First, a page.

You can wash your first load with bleach and hot water and you'll reduce the amount of bacteria that will survive the wash. Or if you don't like the idea of using bleach you can just wash your drawers separately in their own little poop stew. Otherwise, that nice, fresh-smelling load of laundry has some invisible residue waiting for you. So Keep That in Mind When...
...you see Snuggles the Fabric Softener bear rubbing his little face all over the newly "clean" laundry. Enjoy our shit, bear.
Your Computer Keyboard
If you're reading this, you are either using a computer, near a computer or looking at one over the shoulder of your neighbor across the way through high powered binoculars or perhaps the scope of a sniper rifle. Lucky for you, that third choice is the cleanest of the bunch.
OK, so a lot of you knew this already suspected your keyboards were filthy (many offices are even handing out disinfectant wipes once a month to have employees wipe theirs down). But what's amazing is just how freaking dirty it is.
While the average office toilet seat has around 49 germs per square inch, that keyboard of yours averages 3,925.
So basically what we're saying is if the only thing you used your computer for was to shit on it, it would be cleaner than it currently is.
Experts say touching Wayne Knight's computer would land you in quarantine.
How could this possibly be true? Well, because toilets get cleaned regularly, even the aforementioned public toilet at the train station gets a occasional pass with a wet nap from a civil servant. Almost none of us think to do it with our office keyboard, and certainly not with the frequency it would require to keep it truly clean.
So all of the filthy shit we touch throughout the day accumulates on those keys over weeks and weeks. Your dog rolls in poop, you pet your dog, you go to work, you start typing. And so on. So Keep That in Mind When...
...you see people go through the trouble of carefully laying toilet paper around the edge of a toilet seat before they take a dump, carefully scrubbing their hands afterward, then happily going back to their desk and eating a doughnut while tapping away on their filth-encrusted keyboard.
Another seemingly innocuous device that will out germ a toilet seat, and even the aforementioned keyboard, is your telephone. This also shouldn't be too surprising, as all people do with phones is press them firmly to not one but two head orifices. How could that not end in horror movie-level grossness?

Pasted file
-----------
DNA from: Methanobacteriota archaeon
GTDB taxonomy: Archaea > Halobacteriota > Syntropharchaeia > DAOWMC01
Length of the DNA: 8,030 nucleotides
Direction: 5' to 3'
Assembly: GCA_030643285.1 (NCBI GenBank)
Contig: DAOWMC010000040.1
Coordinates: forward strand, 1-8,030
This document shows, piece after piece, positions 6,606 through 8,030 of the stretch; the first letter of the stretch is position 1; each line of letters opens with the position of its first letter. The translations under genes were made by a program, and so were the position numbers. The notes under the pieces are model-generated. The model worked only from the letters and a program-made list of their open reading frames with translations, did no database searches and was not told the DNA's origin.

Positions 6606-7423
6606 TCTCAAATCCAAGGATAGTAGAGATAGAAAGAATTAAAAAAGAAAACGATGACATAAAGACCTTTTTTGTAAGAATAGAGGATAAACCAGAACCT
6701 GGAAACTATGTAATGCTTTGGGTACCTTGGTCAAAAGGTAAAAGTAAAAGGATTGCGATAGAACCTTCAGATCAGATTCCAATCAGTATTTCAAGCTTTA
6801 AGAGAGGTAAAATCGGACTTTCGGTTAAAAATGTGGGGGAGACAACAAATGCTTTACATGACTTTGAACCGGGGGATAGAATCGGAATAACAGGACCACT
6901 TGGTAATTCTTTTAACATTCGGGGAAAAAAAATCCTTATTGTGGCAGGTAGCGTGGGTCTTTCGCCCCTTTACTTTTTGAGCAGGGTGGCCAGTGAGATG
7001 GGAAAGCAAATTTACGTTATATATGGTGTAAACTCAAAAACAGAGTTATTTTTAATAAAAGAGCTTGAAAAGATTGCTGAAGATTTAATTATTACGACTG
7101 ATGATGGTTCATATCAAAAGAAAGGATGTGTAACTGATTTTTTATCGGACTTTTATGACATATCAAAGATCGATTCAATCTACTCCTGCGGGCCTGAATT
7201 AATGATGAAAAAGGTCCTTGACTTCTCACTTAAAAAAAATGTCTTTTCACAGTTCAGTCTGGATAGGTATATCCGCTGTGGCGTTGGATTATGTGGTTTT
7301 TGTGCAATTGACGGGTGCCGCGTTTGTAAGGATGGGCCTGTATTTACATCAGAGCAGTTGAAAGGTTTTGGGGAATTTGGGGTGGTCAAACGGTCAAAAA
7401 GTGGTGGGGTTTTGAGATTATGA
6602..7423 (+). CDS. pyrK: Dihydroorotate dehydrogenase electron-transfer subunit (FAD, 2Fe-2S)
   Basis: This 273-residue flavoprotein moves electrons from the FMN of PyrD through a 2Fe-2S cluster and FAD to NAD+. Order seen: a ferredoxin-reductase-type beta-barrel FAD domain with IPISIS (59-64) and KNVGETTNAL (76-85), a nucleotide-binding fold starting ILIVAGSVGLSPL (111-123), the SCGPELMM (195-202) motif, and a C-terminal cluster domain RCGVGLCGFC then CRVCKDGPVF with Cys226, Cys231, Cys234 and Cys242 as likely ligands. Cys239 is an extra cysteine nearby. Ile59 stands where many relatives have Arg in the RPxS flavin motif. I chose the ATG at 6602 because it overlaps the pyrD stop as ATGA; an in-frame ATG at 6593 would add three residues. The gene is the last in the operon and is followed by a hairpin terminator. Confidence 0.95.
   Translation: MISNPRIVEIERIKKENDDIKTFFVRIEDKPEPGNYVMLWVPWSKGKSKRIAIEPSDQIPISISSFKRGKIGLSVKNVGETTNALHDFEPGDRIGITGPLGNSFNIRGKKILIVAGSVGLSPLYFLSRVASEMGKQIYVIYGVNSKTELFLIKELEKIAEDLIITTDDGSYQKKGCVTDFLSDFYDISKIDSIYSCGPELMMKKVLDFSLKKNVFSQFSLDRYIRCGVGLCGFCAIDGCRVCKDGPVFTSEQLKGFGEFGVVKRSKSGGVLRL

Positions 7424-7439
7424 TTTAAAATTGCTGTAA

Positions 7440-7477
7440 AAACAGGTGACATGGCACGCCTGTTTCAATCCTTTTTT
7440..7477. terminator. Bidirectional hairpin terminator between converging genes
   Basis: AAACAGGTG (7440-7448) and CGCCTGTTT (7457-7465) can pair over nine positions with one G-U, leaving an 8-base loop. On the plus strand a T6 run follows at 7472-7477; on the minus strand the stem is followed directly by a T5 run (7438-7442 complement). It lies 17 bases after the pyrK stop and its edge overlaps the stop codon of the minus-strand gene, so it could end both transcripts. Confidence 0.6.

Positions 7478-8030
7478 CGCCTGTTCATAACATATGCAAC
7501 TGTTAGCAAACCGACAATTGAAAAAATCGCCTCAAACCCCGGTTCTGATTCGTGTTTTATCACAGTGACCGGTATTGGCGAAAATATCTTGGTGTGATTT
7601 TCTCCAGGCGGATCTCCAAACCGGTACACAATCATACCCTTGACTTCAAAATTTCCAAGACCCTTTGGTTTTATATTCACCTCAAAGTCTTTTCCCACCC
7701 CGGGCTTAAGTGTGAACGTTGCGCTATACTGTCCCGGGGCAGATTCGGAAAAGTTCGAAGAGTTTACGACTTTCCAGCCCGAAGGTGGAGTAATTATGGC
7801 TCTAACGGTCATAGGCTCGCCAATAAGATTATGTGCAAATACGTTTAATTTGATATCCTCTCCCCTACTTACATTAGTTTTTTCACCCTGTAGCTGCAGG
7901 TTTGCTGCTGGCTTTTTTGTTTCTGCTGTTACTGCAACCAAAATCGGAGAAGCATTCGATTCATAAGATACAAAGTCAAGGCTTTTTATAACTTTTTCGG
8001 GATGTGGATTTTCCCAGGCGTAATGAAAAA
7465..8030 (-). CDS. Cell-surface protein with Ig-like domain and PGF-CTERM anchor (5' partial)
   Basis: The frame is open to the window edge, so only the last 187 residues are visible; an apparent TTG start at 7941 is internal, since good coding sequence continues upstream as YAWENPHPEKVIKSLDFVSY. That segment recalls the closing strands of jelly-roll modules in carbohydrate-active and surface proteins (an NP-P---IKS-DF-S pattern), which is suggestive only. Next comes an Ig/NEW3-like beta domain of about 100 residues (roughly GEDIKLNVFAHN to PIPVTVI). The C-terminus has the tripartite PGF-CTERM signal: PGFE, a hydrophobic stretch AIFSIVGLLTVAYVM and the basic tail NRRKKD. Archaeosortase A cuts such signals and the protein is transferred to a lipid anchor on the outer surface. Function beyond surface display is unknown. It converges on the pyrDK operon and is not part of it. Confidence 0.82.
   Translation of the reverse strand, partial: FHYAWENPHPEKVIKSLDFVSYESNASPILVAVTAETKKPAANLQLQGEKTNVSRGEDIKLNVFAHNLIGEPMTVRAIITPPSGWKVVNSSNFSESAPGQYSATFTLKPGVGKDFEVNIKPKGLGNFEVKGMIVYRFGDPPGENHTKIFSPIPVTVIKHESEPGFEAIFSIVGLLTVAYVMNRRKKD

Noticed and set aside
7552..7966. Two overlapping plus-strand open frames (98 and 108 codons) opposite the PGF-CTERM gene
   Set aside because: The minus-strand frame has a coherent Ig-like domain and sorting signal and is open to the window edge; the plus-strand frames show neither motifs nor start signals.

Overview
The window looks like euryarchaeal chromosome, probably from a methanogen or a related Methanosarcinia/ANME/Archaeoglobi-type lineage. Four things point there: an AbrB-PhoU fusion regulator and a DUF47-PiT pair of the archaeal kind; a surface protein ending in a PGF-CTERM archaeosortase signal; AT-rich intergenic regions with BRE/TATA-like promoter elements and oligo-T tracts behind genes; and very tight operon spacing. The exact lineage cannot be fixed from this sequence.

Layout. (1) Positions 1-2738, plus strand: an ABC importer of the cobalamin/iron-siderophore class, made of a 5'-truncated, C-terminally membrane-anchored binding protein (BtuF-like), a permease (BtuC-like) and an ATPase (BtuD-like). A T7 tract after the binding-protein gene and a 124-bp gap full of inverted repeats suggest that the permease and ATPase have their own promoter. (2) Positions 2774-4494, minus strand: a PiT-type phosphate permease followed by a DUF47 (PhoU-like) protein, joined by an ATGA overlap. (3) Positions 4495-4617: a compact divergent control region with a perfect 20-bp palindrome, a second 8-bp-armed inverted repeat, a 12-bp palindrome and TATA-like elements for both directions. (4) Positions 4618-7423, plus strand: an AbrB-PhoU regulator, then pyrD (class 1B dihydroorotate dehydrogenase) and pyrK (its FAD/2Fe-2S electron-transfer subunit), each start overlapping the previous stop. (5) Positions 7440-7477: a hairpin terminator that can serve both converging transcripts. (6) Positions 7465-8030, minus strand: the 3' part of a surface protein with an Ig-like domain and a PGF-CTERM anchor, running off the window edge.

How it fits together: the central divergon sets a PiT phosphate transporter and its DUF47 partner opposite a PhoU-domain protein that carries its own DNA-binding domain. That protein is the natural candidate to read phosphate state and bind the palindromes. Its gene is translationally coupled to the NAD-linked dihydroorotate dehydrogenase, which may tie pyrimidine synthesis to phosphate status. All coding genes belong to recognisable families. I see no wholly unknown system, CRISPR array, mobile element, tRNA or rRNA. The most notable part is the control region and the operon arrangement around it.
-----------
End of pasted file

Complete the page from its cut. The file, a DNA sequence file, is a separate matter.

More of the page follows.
But again, the surprise is just how filthy the things get.
Remember how the average office toilet seat had 49 germs per square inch? Well it seems the average conversation is a lot dirtier with the office phone weighing in at a whopping 25,127 germs per square inch. Yeah, about 10 times as bad as your keyboard. Holy shit! Don't germs like, become visible at that point? So Keep That in Mind When...
...you know how when an angry customer demands to "talk to your supervisor," your response is to say, "Sure, let me get you the boss" and then shove the phone down the front of your pants? That almost certainly leaves the phone cleaner than it was before.
So, seriously, what could possibly be dirtier than that?
Much of the filth you come across in the day can be traced back to one wet, dirty hole. In order to narrow the list of potential suspects down, we'll just tell you it's your mouth. And everyone else's mouth. That gaping hole in your head is like a germ cannon.
It really is the perfect storm of filth: warm, wet and in direct contact with the outside world every time you open it. And then you consider our nasty habits like chewing on ink pens, biting dirty fingernails, leaving bits of food between our teeth and smoking half-finished cigarettes we find in the gutter (you've done this, right?), and you suddenly realize what a freaking miracle our immune system is.
So how does it compare to our toilet seat (again, 49 germs per square inch)? Experts simply leave the number at "millions." But let's put it this way: The average mouth houses around 700 different species of bacteria in its teeming microbial rainforest, with God knows how many members of each species wiggling around in there.
Damn, those Listerine commercials weren't lying.
This is one reason why a bite from a human is more likely to make you sick than a bite from an animal. It's not that dogs have cleaner mouths (they don't) but that the germs in a human mouth are the kind designed to infect humans. So Keep That in Mind When...
...you see those anti-drug PSAs that talk about the dangers of marijuana, but fail to mention the need to wipe down that filthy bong you're passing around. Fuck the weed, man, get some disinfectant on that thing. Some of these people you're sharing with are hippies.